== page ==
The number two thing – you may have forgotten, but five paragraphs ago I said I was listing the two main things I think make this a distinct western, and we are on the second one – is the movie’s depiction of a world where everything is solved with violence, and yet violence is never a clean solution. Every time we get the action movie kick of these guys being bad motherfuckers, it costs us at least one life. No side ever gets through a skirmish without casualties. Even in a thrilling SEAL-team-six-of-the-Old-West raid on the camp of kidnapping rapist fur trappers, they sneak in like ninjas but not everybody gets out. In the climax Blocker takes a stand for something he never would have imagined taking a stand for at the beginning of this movie. So you get that endorphin rush and everybody at home high fives each other, but after the fight is over and the bodies are buried you can only wonder jesus, was that really the best option we had?
Unsurprisingly this is one of those casts loaded with great actors. Adam Beach plays Yellow Hawk’s son Black Hawk, and though I like that he’s the rare Native American actor primarily known for contemporary roles, he’s also good here. It’s the last film for Scott Wilson (JUDGE DREDD, and Herschel from The Walking Dead) – he plays a racist asshole who doesn’t want them on his land. Stephen Lang (BAND OF THE HAND) is Blocker’s boss at the beginning. Timothee Chalamet is a young soldier who goes with them and I thought “oh wow, this must be his first big role,” but no, it does not turn out to be a big role and it actually came out just after CALL ME BY YOUR NAME and LADY BIRD. Later on, when Blocker agrees to pick up another prisoner for transport it turns out to be Ben Foster (THE PUNISHER, HOSTAGE, 3:10 TO YUMA, THE MECHANIC, HELL OR HIGH WATER) and I thought “Well of course it’s Ben Foster, of course Ben Foster is in this movie. How could I have been so naive?”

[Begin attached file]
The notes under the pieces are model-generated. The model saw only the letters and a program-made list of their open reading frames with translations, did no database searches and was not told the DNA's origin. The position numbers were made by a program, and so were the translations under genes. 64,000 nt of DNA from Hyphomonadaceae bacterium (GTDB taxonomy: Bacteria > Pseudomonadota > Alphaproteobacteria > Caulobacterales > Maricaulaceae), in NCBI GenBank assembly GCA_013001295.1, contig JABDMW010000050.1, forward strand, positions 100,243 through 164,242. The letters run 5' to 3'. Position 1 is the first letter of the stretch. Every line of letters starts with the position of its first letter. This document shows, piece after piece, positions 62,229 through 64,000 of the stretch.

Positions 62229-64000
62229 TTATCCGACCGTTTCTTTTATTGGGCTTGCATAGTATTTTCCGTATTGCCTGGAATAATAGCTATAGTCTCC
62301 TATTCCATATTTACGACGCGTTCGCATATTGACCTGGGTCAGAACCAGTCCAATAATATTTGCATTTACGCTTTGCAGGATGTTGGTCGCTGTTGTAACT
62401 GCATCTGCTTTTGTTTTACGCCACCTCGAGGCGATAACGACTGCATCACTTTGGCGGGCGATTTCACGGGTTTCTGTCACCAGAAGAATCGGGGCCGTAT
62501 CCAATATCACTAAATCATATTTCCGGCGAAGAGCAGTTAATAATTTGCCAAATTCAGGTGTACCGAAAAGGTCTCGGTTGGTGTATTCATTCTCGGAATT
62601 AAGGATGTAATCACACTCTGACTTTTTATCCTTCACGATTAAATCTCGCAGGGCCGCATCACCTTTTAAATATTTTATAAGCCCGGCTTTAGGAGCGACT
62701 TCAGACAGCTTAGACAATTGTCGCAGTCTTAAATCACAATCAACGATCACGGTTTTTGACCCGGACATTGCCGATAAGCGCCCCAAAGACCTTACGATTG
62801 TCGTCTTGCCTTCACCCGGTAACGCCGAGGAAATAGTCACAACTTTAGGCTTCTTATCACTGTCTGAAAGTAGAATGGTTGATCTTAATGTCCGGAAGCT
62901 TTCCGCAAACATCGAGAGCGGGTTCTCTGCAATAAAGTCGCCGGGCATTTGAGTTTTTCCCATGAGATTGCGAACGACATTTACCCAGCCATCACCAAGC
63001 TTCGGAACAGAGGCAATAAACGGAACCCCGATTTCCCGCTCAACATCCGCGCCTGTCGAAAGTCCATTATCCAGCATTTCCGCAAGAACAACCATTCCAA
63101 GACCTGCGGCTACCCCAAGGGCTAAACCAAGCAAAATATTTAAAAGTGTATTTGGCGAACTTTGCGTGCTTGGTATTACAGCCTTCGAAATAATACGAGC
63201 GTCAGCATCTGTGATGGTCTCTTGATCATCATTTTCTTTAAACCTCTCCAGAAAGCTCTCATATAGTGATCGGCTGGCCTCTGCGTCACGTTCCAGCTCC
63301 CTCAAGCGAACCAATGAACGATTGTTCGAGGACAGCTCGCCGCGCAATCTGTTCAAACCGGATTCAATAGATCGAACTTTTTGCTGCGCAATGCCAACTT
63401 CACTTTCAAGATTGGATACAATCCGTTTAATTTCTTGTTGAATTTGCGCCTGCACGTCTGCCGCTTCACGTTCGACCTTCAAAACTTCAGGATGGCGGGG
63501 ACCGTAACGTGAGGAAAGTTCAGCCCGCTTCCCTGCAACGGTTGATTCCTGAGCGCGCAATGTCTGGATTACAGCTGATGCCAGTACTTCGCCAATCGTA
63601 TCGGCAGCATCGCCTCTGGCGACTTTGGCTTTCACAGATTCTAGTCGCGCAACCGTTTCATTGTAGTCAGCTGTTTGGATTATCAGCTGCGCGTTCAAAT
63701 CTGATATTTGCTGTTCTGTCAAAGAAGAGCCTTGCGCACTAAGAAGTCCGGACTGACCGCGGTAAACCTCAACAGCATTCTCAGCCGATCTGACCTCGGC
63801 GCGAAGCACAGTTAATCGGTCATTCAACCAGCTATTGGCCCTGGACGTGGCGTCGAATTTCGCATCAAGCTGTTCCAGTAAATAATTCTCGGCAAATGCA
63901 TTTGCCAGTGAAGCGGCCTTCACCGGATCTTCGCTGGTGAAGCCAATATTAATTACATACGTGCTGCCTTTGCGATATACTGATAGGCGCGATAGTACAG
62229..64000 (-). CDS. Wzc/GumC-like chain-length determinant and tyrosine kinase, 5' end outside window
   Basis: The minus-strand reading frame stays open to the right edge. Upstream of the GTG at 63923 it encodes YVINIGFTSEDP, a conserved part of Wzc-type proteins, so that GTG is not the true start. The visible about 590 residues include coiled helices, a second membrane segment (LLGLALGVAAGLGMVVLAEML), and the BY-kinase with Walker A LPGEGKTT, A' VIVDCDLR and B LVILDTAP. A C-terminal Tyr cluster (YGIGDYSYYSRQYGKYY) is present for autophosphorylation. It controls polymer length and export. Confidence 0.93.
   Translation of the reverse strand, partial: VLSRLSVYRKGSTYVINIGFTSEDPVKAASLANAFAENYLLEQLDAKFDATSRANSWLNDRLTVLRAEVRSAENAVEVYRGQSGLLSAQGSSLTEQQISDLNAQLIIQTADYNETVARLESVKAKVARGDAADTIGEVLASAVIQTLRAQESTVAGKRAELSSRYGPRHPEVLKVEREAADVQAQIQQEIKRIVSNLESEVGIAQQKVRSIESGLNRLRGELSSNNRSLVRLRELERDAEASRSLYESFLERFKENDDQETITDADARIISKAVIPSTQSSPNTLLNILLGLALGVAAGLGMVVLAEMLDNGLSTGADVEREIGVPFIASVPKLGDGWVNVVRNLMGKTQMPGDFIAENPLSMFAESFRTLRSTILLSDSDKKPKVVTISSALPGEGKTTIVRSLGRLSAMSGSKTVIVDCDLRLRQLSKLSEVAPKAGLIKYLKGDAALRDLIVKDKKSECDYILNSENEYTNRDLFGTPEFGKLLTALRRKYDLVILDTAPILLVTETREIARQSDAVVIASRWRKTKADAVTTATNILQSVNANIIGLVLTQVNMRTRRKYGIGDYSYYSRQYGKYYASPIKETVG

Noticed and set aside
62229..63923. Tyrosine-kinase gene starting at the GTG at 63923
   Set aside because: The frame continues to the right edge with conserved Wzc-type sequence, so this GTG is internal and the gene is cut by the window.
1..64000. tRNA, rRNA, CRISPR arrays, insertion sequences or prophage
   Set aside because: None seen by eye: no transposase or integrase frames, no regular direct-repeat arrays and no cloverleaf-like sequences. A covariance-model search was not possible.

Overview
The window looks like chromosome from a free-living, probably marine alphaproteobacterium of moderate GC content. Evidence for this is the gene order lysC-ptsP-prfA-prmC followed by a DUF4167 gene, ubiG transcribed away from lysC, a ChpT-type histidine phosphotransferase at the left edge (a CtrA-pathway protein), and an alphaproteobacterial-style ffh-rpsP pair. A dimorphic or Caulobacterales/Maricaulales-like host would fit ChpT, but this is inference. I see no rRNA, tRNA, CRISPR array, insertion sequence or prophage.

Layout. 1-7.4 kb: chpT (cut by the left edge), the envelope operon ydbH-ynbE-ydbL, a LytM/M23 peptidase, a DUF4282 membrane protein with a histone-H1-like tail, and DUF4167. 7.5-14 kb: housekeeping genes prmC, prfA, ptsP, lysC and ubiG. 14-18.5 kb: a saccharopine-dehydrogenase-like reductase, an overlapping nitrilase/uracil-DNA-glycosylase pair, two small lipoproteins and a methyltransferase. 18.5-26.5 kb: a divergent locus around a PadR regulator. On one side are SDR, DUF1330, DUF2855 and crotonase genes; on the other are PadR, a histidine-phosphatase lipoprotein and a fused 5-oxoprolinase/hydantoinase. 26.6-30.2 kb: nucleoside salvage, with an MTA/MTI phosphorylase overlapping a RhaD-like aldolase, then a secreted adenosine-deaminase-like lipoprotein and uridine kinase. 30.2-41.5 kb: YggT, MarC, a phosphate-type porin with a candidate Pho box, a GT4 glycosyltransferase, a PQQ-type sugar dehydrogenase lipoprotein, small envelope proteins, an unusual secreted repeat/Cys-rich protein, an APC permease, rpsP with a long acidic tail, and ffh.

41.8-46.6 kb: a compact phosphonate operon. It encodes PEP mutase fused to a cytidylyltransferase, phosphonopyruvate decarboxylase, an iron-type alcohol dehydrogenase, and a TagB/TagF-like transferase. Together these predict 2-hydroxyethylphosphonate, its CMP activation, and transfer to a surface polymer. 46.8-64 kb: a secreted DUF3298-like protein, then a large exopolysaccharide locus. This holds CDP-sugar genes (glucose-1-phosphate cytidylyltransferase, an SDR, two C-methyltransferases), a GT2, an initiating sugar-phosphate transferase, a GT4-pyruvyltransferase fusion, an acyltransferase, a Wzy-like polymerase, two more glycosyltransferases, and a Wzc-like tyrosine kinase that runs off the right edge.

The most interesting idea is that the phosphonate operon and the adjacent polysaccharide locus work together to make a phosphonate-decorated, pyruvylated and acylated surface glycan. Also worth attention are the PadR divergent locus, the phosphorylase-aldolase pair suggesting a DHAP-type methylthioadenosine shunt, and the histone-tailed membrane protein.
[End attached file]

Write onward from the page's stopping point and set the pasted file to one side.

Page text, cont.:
That’s an interesting turn of events because his character was a sergeant who fought alongside Blocker and now is in trouble for murdering an innocent Native. By this point Blocker has finally started to learn about the error of his whole life and here’s this asshole who’s disappointed in him for it. But he makes for a pretty clear argument against white supremacy. Fuck that guy.
In HOSTILES, war is hell, the old west is hell, life is hell. Pike is so brilliant at portraying the traumatized widow at the beginning and you’d hope that would be enough tragedy for her. But you keep having to watch her eyes looking on as people she has gotten to know are laying dead. And later we’re reminded (thankfully off screen) why women in particular aren’t safe. I think maybe having her around helps Blocker see it from a different angle. Maybe there are more savages out here than the ones he was focusing on. Maybe all along the real hostiles were–
–oh yeah, I guess that is obviously the meaning of the title, this is not exactly a revelation. It’s a really good movie though.